Voyage of a lifetime

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Aranui seen from Fatu Hiva

There are simple cruises and there are voyages of discovery. I’ve never seen the attraction of a cruise to nowhere, the sort than simply sail around for a few days then head back to port. Where’s the adventure in that?

I expect a cruise to ship me somewhere marvellous. In this respect, my best ever cruise was on a hard-working cargo ship plying remote parts of the Pacific. There were no luxury cabins, no endless buffets and no excruciating karaoke evenings. Instead, my voyage of a lifetime was aboard “a freighter to paradise”.

The Aranui is a copra trader. She regularly departs Papeete in Tahiti on a 14-day round-trip voyage to one of the most remote and beautiful places on Earth – the magical isles of the Marquesas Archipelago, 1400 kilometres north of Tahiti and just 10 degrees south of the Equator.

The Aranui 3 can carry a couple of hundred passengers yet it’s primary mission remains the transport of goods, as it has since the first voyage of the Aranui 1 in 1959. She carries tractors, pumps and assorted machinery, building materials, food and drink, medical supplies and other items that are vital to the people living on these far-flung islands . There were 80 passengers on my voyage and that was more than enough. When visiting some villages we outnumbered the locals.

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Aranui in Aakapa Bay, Nuku Hiva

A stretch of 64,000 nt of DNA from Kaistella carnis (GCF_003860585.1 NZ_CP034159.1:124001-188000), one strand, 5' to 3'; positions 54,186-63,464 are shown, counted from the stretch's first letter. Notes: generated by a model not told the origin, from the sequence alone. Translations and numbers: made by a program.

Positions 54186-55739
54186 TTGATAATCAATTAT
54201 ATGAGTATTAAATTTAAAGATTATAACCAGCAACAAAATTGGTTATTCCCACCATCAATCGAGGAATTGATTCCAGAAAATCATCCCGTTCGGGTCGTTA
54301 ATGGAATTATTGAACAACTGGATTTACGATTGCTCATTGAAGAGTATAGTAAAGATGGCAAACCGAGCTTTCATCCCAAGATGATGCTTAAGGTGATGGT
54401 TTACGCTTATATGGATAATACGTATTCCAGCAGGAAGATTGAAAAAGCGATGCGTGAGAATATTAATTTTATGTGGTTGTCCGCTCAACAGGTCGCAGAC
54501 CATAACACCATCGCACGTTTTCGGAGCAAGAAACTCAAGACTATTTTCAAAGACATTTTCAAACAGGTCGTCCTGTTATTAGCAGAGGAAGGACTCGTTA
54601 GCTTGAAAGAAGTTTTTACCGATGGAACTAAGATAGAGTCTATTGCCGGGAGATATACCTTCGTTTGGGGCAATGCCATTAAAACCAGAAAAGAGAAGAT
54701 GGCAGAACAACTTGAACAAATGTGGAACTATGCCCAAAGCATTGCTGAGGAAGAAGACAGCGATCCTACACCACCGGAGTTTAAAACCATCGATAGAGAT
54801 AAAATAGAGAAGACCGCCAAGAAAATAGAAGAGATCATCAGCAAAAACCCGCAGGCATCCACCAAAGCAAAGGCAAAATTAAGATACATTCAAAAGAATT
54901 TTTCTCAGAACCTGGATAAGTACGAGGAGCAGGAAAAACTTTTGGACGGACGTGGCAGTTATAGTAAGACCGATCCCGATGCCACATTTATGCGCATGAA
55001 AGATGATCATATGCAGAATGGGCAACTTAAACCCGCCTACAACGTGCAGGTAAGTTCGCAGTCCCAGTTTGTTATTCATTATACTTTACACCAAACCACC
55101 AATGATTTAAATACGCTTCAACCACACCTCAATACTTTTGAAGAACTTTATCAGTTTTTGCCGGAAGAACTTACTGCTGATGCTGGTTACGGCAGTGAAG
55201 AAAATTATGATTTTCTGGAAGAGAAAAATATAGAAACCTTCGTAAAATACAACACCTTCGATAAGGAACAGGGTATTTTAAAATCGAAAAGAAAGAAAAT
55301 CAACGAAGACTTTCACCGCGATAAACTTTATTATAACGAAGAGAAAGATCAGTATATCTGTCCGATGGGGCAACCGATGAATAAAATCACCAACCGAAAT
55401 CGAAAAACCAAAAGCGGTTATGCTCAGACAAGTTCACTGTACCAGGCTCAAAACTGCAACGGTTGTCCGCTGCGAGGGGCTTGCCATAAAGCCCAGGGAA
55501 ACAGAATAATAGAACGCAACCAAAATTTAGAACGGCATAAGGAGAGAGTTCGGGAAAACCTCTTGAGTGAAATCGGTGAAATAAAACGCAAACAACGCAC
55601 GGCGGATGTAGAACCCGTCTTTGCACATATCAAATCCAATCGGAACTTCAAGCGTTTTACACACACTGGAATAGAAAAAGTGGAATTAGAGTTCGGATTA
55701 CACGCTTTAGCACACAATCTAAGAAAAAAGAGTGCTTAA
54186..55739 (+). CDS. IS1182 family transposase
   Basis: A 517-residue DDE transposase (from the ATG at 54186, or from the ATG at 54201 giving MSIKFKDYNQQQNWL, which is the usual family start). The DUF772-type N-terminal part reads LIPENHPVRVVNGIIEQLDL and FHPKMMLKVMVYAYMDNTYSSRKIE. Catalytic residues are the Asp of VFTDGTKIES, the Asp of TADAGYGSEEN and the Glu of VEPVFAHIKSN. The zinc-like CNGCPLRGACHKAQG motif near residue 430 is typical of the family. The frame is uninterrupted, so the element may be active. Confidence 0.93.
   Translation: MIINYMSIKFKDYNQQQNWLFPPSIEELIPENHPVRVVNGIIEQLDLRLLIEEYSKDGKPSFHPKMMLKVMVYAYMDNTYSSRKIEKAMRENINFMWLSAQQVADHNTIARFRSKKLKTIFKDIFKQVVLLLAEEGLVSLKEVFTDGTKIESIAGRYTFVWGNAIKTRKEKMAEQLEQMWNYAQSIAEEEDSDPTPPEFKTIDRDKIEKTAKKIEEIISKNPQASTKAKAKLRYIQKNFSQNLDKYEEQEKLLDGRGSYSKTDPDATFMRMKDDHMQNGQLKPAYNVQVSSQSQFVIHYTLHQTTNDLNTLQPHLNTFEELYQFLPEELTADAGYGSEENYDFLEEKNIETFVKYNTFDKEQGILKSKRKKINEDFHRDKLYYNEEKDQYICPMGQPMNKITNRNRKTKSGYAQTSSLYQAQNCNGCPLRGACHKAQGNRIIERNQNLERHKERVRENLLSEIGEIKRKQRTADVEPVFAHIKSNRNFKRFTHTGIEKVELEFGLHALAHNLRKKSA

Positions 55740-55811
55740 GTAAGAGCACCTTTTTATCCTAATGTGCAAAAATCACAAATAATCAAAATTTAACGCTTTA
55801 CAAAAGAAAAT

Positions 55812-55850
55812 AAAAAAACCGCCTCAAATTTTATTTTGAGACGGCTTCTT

The largest, most populous island is Nuku Hiva and the most remote is Fatu Hiva at the farthest tip of the archipelago. Midway lies Hiva Oa. There are 13 islands altogether, all volcanic, all rising dramatically out of the ocean to reach dizzy heights.

Mountain slopes are smothered in vegetation and crowned in weathered needles of black rock. Coastlines are mostly black cliffs battered by waves and washed by treacherous currents. There are few swimming beaches in the Marquesas but lots of splendid natural harbours, deep inlets and glorious bays.

The earliest signs of settlement in French Polynesia are found on these islands and excursions included visits to ancient sites of worship called marae. On Nuku Hiva we also visited the modern cathedral in Taiohae, browsed the local market then drove to the Taipivai Valley where, in 1842, author Herman Melville lived for a while and was inspired to later write Typee based on this experience.

On Hiva Oa we visited the grave of artist Paul Gauguin who died here in 1903 and is buried under a frangipani tree in Calvary Cemetery on the hill above Atuona village. Belgian chanteur Jaques Brel, who died in 1978, is buried nearby.

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Fatu Hiva

Most of Aranui’s passengers opted for the 16 km trek across Fatu Hiva, following a ridge-line trail that links the villages of Omoa and Hanavave. It was welcome exercise after days afloat and provided astounding views. That evening we sat with our drinks on the Aranui’s top deck watching a luminous golden sunset over Hanavave, the Bay of Virgins.

Hapatoni island is not visited on every voyage. Our arrival caused much celebration and prompted brisk business in carved wooden bowls, sandalwood necklaces and nut pendants. There was singing, dancing and a BBQ.